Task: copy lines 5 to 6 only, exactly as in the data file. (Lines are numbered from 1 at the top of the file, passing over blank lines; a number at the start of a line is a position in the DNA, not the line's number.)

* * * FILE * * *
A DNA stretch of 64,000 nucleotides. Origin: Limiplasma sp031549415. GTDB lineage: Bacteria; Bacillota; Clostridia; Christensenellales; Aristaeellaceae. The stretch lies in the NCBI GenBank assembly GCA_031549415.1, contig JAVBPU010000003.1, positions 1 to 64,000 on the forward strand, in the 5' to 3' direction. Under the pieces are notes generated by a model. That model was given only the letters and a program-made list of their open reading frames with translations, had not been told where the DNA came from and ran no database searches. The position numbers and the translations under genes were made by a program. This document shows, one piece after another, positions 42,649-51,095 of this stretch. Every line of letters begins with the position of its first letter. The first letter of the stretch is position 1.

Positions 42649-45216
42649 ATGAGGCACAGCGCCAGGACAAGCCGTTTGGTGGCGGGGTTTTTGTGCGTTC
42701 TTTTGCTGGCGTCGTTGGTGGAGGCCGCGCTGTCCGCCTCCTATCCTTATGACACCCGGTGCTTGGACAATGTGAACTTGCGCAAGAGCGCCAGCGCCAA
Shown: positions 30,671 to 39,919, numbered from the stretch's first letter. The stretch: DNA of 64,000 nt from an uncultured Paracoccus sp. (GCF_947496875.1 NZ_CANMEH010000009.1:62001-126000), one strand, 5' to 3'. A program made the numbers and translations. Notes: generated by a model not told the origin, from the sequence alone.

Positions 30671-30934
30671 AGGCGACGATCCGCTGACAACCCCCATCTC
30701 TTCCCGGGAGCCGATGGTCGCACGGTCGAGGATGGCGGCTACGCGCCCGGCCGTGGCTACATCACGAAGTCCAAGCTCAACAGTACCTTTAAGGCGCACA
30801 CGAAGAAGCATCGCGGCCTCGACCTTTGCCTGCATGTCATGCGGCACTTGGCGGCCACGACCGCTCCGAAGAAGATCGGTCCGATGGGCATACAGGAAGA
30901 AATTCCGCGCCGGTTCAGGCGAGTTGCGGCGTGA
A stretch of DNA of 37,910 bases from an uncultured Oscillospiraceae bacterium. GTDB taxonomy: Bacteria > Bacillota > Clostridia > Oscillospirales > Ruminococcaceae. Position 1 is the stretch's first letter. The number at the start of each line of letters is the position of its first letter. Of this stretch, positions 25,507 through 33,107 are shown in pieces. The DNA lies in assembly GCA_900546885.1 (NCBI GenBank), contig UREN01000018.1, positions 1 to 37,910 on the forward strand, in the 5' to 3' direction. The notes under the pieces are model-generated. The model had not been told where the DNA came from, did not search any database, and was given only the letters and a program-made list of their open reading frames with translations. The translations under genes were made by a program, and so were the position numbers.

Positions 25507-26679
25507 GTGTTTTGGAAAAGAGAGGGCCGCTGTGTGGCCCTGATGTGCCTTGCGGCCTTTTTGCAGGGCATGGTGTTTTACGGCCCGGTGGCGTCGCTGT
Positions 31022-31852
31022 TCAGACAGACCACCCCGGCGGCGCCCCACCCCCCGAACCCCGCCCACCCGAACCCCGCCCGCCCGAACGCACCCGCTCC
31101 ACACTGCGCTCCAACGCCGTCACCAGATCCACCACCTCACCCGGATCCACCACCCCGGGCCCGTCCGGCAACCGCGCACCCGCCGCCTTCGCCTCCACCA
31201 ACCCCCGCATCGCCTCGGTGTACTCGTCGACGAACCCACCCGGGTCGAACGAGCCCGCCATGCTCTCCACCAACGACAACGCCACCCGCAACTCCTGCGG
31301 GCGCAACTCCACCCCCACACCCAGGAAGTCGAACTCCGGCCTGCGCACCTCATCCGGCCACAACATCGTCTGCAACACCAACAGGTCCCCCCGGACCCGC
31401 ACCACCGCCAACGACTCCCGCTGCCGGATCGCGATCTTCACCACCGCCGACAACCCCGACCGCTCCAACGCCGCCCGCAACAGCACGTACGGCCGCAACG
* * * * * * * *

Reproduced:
Shown: positions 30,671 to 39,919, numbered from the stretch's first letter. The stretch: DNA of 64,000 nt from an uncultured Paracoccus sp. (GCF_947496875.1 NZ_CANMEH010000009.1:62001-126000), one strand, 5' to 3'. A program made the numbers and translations. Notes: generated by a model not told the origin, from the sequence alone.

Positions 30671-30934